A second trailer dropping for Netflix’s upcoming “original” film Army of the Dead has done nothing but to reaffirm what I asserted watching the first one – It’s time to turn my brain off.
The three minute compilation consisted of the standard “meet the gang” snippets, “here’s the plan” reveal and plenty of undead being mowed down with wacky weapon creations that would make MacGyver blush. Batista leading a rag tag group on a heist in the middle of a “zombie” infested Las Vegas strip is about as Netflix as a film can get from a plot perspective. From the glimpses we’ve been given, there doesn’t seem to be any desire to be innovative or unique. As a casual movie-goer, I can appreciate the film appearing to be a fun and action packed experience that requires little mental investment. As a low tier cinema critic, I can already anticipate the amount of eye rolls and scoffs the film will undoubtedly force me to conceive.
The zombie genre itself is a global phenomena that can be argued has overstayed its welcome, and with every release of a film attempting to capitalize on the unkillable genre only brings with it the same critique I’d administer to a lot of beloved films in the franchise – these are not zombies. I speak only from the viewpoint who considers George A. Romero’s creations and very few iterations afterwards to be classified as zombies. Even googling “zombie films” will generate results ranging from Halloween to The 5th Wave. The idea of the classic zombie that rises from the grave is long gone and in its place we are now given the highly mobile and rabid version of the “undead” that prove to be more free runner meets gymnast than the turtle paced walkers. The issue is not with the inevitable evolution and directions the genre has taken to adapt to consumer desires, but the insistence of capitalizing on the name and essence of the zombie. Army of the Dead radiates zombie vibes just through the title. This is purposely done to capture attention and safely land in the safety net the genre has created for itself. The creatures in the trailer are sentient enough to skillfully doge physical strikes and perform acrobatic maneuvers that go against the general principle of zombie limitations. Army of Darkness is more of a sci fi action film than a zombie film and that’s perfectly fine. Embrace your strengths instead of having to rely on the image of an entity you are not. It’ll only lead to consumers like myself being baited into an unexpected experience I didn’t set out for. Also, they have a zombie tiger….*siiiiigh*.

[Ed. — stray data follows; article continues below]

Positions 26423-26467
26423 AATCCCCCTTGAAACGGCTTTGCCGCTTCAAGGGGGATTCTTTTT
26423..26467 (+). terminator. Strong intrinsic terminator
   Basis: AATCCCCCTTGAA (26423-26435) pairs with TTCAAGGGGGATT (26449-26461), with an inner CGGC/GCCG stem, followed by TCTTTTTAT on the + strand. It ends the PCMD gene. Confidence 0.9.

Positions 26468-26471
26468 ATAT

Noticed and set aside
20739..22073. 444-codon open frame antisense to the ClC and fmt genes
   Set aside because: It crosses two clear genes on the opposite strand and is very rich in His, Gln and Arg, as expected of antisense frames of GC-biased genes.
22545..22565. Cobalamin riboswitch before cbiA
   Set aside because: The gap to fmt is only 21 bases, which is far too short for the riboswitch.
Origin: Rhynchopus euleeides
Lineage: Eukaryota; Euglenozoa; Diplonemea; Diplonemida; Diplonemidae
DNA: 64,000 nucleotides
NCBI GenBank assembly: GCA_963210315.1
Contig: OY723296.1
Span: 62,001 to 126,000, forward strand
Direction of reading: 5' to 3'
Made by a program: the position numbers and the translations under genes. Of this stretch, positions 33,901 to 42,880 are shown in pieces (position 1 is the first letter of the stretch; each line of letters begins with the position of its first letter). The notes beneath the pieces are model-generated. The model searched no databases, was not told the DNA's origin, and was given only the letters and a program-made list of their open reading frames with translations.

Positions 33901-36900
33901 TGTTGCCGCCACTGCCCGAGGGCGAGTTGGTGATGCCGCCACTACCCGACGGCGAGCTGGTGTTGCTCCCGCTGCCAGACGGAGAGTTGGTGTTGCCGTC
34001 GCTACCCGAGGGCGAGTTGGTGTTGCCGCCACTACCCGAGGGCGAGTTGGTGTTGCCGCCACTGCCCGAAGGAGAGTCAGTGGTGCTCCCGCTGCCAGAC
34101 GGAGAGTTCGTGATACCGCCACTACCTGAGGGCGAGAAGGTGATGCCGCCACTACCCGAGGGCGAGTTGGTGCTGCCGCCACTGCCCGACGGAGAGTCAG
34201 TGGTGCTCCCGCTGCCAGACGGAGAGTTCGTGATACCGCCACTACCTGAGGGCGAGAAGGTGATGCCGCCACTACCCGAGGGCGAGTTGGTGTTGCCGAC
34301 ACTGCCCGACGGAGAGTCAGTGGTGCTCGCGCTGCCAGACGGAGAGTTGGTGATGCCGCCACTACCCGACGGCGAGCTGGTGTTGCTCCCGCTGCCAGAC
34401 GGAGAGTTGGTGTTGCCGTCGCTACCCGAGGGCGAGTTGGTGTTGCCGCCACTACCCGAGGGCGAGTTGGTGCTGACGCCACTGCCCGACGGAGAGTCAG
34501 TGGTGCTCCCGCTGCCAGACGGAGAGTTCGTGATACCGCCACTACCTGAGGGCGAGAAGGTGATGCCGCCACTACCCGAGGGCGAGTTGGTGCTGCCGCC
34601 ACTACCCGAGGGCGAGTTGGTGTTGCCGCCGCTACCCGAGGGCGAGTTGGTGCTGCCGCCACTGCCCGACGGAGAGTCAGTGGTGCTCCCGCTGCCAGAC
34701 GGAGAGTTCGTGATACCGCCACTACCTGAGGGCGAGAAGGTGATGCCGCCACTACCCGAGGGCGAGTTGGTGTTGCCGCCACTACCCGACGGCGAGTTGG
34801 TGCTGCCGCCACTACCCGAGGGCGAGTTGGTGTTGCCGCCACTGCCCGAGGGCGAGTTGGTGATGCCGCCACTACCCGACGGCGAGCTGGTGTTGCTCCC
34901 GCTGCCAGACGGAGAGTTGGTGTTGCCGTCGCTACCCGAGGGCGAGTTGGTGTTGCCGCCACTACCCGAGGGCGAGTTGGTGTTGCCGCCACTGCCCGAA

Will I watch the film? If I’m feeling desperate enough for an action fix, then sure. Will I classify this as a zombie film? No. Will I despise anyone for using the term “zombie” when speaking on this film? Bet your ass I will.